Would you like to read more of this report? You can read the full version by downloading the PDF here. Or you can order a copy of the original publication here.

Black Child Journal

This article was originally printed in the Black Child Journal Special Edition, Rites of Passage: Foundations and Practices (Summer 2013). “This special edition on Rites of Passage (ROP) is a very important and valuable addition to our knowledge and understanding of the way in which Africans in the US can Africanize and socialize males, females, youth and adults. It reports on programs that have been conducted primarily in the USA, and one in both the USA & Ghana. This issue is not a ‘how to conduct ROP’ but rather a report, update and reminder of the work being done and the work yet to be done.

Guest editor and publisher for this issue is elder Paul Hill, Jr. Brother Hill is also the founder and President of the National Rites of Passage Institute (NROPI), based in East Cleveland, Ohio. He has studied, written about and conducted rites programs for over 30 years.”

The issue covers ROP foundational issues, practices, descriptions, and/or curriculum from a variety of perspectives including:

  • rescuing and re-imagining parenting and raising African American children;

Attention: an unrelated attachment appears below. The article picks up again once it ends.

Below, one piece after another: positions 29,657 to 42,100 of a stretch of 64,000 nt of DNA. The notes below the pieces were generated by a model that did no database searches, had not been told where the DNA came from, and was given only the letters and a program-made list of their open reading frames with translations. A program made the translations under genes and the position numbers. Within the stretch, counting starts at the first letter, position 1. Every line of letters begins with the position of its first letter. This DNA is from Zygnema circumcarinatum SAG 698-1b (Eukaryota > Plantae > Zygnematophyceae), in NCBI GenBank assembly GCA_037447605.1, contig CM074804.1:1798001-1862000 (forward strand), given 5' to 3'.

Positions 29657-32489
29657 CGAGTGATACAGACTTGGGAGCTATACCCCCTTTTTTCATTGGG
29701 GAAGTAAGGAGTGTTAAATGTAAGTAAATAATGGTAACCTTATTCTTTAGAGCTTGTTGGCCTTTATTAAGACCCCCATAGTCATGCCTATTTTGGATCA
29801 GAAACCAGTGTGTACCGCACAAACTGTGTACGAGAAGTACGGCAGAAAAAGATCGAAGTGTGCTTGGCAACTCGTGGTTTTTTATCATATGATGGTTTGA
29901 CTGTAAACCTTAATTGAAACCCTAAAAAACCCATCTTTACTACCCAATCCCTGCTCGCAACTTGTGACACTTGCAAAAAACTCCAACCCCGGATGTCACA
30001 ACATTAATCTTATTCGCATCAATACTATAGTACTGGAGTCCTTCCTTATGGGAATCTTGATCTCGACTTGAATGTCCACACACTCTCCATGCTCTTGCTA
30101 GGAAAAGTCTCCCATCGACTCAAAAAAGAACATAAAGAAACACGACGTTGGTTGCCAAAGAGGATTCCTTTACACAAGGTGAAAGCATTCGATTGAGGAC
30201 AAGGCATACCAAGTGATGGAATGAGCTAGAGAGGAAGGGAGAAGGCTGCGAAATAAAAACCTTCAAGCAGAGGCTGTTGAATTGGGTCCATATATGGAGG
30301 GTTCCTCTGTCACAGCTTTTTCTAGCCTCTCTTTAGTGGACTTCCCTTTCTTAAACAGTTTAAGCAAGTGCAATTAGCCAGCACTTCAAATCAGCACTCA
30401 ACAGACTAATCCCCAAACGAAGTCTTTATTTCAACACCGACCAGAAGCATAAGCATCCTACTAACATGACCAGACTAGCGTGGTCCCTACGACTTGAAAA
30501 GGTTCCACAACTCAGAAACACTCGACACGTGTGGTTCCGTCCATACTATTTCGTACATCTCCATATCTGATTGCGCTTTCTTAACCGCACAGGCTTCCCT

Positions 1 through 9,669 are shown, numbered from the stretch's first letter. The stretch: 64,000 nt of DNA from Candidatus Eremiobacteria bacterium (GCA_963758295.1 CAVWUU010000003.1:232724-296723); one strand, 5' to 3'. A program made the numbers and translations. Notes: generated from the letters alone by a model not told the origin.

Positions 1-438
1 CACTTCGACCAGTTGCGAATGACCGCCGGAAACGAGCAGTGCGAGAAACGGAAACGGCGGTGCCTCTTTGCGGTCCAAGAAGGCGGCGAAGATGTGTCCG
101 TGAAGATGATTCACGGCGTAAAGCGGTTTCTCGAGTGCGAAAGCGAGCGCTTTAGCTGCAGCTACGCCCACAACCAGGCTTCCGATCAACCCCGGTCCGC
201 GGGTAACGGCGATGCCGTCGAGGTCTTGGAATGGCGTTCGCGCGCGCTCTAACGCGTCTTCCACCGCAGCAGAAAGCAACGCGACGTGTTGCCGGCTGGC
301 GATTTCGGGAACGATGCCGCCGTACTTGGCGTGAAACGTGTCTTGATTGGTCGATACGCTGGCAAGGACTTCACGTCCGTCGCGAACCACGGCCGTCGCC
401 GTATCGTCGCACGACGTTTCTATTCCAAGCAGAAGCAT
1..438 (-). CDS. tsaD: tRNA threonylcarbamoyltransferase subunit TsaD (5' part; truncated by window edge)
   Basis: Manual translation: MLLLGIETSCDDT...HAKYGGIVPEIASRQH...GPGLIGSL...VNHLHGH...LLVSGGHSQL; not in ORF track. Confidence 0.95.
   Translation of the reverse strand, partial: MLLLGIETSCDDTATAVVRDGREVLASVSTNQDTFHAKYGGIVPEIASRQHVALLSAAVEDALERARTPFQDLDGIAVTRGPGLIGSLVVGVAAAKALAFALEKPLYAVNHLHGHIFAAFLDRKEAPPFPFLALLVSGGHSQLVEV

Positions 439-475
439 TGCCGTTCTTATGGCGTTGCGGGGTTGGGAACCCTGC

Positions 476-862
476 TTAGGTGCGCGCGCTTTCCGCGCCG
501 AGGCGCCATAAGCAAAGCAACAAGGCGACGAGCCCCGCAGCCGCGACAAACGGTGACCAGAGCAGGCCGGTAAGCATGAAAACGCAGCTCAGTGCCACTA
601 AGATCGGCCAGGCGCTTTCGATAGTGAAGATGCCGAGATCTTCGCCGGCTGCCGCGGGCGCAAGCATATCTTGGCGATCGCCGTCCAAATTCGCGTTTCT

• theory and practice in evaluating ROP programs;
  • application of ROP at the post-secondary/college level to insure academic success;
  • a ROP program for adolescent females;
  • a Pan African, African centered international model ROP program for urban adolescent males;
  • application of ROP process as a retooling process for Black youth during adolescent-young adult period;
  • application of ROP work with incarcerated adult males in prison settings;
  • faith based issues of alignment with ROP programs;
  • themes and/or topics in curriculum found in ROP programs;
  • a memorial tribute to Dr. Anthony Mensah, esteemed Ghanaian ancestor in the transmission of ROP, theory, practice, and training;
  • a closing summary of ROP issues to be tackled.